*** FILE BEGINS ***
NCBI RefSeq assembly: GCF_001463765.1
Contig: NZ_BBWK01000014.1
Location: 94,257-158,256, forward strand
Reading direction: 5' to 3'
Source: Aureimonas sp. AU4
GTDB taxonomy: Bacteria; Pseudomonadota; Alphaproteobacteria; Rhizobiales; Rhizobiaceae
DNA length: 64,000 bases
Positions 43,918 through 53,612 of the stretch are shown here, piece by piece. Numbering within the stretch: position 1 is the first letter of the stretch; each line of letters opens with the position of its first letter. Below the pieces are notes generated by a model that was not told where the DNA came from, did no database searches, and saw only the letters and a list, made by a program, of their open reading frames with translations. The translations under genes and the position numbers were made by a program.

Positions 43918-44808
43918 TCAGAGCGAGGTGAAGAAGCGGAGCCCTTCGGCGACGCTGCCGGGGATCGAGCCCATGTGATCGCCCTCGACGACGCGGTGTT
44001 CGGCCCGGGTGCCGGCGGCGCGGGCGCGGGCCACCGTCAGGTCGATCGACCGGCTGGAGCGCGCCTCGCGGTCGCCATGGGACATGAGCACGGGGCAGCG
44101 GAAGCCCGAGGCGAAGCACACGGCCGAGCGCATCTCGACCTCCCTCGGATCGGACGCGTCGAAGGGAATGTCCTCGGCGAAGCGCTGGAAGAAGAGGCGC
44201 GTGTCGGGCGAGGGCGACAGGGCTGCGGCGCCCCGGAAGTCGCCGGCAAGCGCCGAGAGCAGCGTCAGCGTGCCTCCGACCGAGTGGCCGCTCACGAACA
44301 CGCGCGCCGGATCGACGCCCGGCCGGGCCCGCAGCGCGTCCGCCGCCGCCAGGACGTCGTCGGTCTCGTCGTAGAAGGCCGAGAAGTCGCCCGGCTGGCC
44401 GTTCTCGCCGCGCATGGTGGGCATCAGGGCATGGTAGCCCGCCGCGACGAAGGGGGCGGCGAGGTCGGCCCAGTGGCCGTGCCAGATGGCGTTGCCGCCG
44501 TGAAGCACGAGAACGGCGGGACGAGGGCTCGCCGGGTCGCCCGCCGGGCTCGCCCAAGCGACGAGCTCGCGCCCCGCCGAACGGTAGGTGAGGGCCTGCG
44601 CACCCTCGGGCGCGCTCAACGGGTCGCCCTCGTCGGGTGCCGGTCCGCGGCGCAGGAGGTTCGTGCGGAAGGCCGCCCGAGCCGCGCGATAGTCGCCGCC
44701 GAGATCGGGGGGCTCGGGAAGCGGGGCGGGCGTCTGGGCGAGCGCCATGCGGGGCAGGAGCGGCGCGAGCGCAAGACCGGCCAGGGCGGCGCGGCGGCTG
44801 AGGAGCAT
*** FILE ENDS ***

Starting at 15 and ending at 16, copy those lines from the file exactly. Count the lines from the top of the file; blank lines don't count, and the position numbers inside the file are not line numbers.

44401 GTTCTCGCCGCGCATGGTGGGCATCAGGGCATGGTAGCCCGCCGCGACGAAGGGGGCGGCGAGGTCGGCCCAGTGGCCGTGCCAGATGGCGTTGCCGCCG
44501 TGAAGCACGAGAACGGCGGGACGAGGGCTCGCCGGGTCGCCCGCCGGGCTCGCCCAAGCGACGAGCTCGCGCCCCGCCGAACGGTAGGTGAGGGCCTGCG